For three days in mid-February, people from all over the country will meet in Ottawa to hear speakers and to discuss and vote on political principles at the United Alternative Assembly. Some pro-lifers see the convention as a new opportunity to significantly influence what may be a major emerging force on the Canadian political scene.

The United Alternative Assembly runs this coming Feb. 19-21 at the Ottawa Congress Centre. The registration is $300, or $99 for students who sign up before Nov. 30.

Delegates will listen to various speakers (the complete list is not yet ready) and, on Sunday, vote on the statements of principles and strategy which will directly affect what the United Alternative will stand for and how it will eventually function.

The United Alternative is being presented by the mainstream media as a unite-the-right scheme orchestrated by the Reform Party to solidify the right-of-center vote behind Reform leader Preston Manning.

In fact, according to the United Alternative website, there are many Progressive Conservatives involved, including Ontario Transportation Minister Tony Clement and Alberta Treasurer Stockwell Day. Recently, Alberta Premier Ralph Klein agreed to give the keynote address. Organizers invited people from all parties who support four general principles (ranging from economic and social responsibility to political and governmental reform) to unite to defeat the Liberal government.

United Alternative promotional materials note that the Liberal government maintained a majority government despite winning only 38 per cent of the popular vote in the 1997 federal election.

Calgary Southeast Reform MP Jason Kenney told The Interim he believes many well-intentioned people spend a lot of time and money supporting individual pro-life, pro-family Liberal MPs, but get little in return because they make up a minority within their party and don’t hold influential positions within the government.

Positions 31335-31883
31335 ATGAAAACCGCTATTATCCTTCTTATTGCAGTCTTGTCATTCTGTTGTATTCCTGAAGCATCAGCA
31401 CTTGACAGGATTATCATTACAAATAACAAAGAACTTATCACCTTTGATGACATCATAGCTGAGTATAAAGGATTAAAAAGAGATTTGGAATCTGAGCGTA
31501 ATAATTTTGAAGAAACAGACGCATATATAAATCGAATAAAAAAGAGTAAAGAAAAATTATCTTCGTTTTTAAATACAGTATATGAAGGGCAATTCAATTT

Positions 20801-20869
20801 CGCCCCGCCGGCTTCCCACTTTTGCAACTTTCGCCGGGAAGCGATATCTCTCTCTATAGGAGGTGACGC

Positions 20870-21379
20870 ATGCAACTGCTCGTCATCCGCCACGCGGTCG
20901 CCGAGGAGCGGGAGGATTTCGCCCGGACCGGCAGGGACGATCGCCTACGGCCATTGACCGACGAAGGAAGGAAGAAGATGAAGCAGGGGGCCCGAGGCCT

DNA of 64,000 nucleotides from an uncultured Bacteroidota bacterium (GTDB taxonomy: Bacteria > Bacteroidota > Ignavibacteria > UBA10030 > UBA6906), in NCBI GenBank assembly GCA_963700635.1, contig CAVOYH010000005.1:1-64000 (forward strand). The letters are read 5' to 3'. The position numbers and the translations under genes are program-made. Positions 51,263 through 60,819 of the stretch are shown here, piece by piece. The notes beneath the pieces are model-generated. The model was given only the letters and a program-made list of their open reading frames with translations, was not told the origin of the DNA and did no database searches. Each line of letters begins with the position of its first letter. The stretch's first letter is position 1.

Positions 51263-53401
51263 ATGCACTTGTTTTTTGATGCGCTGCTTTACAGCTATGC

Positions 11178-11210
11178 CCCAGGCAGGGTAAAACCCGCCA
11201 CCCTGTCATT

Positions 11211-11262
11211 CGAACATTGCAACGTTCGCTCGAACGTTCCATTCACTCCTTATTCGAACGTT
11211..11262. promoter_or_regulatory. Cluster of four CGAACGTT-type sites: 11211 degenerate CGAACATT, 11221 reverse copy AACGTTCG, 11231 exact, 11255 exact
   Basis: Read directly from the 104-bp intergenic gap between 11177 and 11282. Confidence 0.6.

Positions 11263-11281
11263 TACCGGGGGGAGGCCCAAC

While some pro-lifers fear any unite-the-right scheme will inevitably focus on economic conservatism and ignore social conservatism, Kenney argues that the United Alternative Assembly gives pro-lifers a chance to voice their concerns and promote their issues.

The United Alternative has four starting points as principles it must stand for.

The second principle—social responsibility, especially strengthening the family—could encompass moral issues.

Debating the principles of the United Alternative will take place on the second day of the conference. Kenney says if pro-lifers do not make the case for the sanctity of human life, the United Alternative will not pay any attention to the issue; if they raise the issue and convince a majority of delegates, the United Alternative could recognize the sanctity of life as a general principle.

Kenney refers to the United Alternative Assembly as “an important moment for pro-family voters to be heard.” He says he expects that some of the delegates “may want to focus on an economic agenda, so moral conservatives need to become involved …. (Moral conservatives) need to make an intelligent, rational, amd pragmatic case for their agenda.”

For more information or to register, contact Jason Kenney by telephone at 613-992-2235, or by mail postage free, at House of Commons, Room 930, Confederation Building, Ottawa Ontario, K1A 0A6, or by email at

The United Alternative website can be found at